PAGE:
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How to Cope With Expiring Unemployment Benefits

After losing a job or getting laid off, you might be confident in your ability to secure new employment quickly. You immediately start the job search; and with your unemployment benefits and your personal savings, you think you have enough to tide you over. However, if the job search takes longer than anticipated, unemployment benefits may eventually run out. This is a frightening time, especially if you don’t have enough in your cash reserve or another income source. Rather than panic, here are a few ways to cope with expiring unemployment benefits.

1. Research to See If You’re Eligible for Other Benefits

Soon, you may no longer qualify for unemployment benefits, but you might qualify for other benefits to reduce your out-of-pocket monthly expenses. This isn’t the time to be prideful. Contact your state’s Department of Social Services to see if you’re eligible for state benefits given your employment and income status. Depending on circumstances, you may be eligible for rent or food assistance. Also, contact your state’s Department of Healthcare Services and inquire about free or low-cost health insurance offered through the state. 

2. Eliminate Any Expense that Isn’t a Priority

After a job loss, some people attempt to maintain their old lifestyle. And if you’re receiving unemployment benefits and have cash in savings, this might be doable. However, if you’ve drained your savings and your benefits are set to expire soon, it’s time to face reality.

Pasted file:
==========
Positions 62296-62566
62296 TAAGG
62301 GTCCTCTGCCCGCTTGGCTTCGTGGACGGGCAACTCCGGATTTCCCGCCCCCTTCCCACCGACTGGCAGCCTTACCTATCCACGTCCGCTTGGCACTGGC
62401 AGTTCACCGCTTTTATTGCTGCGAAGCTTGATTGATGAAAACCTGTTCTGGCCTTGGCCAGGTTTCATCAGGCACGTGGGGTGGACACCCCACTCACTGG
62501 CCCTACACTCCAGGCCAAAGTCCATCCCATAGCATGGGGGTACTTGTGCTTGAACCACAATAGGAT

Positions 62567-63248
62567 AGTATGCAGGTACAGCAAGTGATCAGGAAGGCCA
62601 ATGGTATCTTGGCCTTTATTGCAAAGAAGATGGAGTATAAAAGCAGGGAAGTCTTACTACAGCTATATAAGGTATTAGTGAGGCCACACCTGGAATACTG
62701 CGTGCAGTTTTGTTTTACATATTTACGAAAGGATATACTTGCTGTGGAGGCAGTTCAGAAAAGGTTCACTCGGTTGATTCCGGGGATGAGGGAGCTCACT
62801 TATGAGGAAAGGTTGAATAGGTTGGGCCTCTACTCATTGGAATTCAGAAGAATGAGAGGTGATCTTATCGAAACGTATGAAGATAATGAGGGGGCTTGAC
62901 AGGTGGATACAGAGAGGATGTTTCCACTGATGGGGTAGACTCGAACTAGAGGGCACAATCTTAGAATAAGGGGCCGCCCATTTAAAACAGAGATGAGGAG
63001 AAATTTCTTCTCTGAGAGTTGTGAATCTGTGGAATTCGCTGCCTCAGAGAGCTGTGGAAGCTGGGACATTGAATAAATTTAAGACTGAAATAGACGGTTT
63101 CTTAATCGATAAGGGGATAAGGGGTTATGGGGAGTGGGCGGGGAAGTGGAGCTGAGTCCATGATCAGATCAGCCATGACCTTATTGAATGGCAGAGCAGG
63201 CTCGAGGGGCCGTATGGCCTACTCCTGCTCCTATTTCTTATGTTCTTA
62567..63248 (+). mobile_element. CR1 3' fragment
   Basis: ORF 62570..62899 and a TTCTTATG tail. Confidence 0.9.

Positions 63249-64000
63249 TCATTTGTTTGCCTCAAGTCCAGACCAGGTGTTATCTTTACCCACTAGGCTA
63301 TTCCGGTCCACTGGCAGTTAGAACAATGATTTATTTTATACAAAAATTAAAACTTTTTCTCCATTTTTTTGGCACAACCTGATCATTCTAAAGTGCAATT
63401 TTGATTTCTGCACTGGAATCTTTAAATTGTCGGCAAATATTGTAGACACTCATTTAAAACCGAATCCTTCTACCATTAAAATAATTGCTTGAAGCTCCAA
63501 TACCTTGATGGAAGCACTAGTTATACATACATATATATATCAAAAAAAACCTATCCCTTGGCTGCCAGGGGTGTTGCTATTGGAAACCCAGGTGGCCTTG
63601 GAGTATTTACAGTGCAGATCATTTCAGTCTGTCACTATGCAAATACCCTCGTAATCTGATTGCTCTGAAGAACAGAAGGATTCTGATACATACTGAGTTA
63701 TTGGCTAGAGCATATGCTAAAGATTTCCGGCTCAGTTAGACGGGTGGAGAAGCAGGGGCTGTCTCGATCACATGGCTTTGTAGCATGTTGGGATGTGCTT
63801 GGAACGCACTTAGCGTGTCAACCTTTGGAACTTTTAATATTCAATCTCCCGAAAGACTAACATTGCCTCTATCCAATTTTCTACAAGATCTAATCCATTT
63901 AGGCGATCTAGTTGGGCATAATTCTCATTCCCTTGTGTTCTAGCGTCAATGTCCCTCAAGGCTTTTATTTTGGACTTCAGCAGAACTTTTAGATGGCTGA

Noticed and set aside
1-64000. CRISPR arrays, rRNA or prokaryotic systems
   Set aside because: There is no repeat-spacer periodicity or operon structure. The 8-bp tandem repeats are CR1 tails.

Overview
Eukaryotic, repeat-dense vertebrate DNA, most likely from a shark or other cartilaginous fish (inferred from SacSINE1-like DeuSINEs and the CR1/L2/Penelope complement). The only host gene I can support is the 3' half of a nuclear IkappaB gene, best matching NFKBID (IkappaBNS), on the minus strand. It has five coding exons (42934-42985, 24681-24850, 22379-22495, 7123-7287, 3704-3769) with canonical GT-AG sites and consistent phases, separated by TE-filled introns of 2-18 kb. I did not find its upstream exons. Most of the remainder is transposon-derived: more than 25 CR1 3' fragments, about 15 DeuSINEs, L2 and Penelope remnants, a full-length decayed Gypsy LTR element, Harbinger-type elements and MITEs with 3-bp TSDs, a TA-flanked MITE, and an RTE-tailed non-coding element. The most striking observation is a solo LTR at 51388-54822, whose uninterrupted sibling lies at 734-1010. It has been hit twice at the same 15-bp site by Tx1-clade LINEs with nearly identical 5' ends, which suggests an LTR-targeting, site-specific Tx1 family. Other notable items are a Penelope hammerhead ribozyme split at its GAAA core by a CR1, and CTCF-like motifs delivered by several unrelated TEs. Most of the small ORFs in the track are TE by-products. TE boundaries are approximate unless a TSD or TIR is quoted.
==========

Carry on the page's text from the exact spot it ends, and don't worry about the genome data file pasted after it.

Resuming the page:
Being determined to maintain an old lifestyle can further complicate your situation. If you haven’t already, get rid of any monthly expense that isn’t a priority. This includes canceling your cable, getting rid of a gym membership and reducing how much you spend on groceries and entertainment. At this point, it’s all about buying necessities.

3. Get Your Mortgage Lender Involved

If you’re struggling to pay your mortgage, your lender may offer hardship provisions. In this case, you might qualify for a temporary forbearance which suspends your home loan payments for a specified number of months. Or, you may meet the qualifications for a mortgage modification. This is when a lender reduces the interest rate and monthly payment to an affordable level.

4. Notify Other Creditors

Don’t hesitate to contact other creditors, such as credit card companies, your auto lender or your student loan lender. They may also offer provisions for people who’ve lost a job or experience other financial trouble. This can include temporarily suspending monthly payments, or reducing minimum payments.

5. Sell Personal Belongings

You need to drum up extra cash, and you need to do so quickly. Chances are, you have several items of value in your house that you don’t use or need. Selling possessions might be a last resort action, but if you’re serious about keeping a roof over your head, this move can provide extra cash until a job comes your way. You can sell designer clothes or handbags, jewelry, electronics, furniture. Also, this is a good time to think about downsizing. The situation may not quickly resolve itself. If you can’t afford your rent/mortgage or an auto loan, sell and downsize to something cheaper.

6. Tap Your 401(k)

Many money experts discourage taking early withdrawals from a 401(k). However, if a 401(k) or an IRA is your only available source of funds, and if tapping this money is the difference between paying for a roof over your head and losing your home, go ahead and tap this account. The downside, however, is that you’ll pay a 10% penalty, plus income taxes on the withdrawal.

Don’t wait until you’re about to receive your last unemployment check to take action. The sooner you reduce your expenses, downsize and negotiate with creditors, the sooner you can regain a measure of control over your personal finances.

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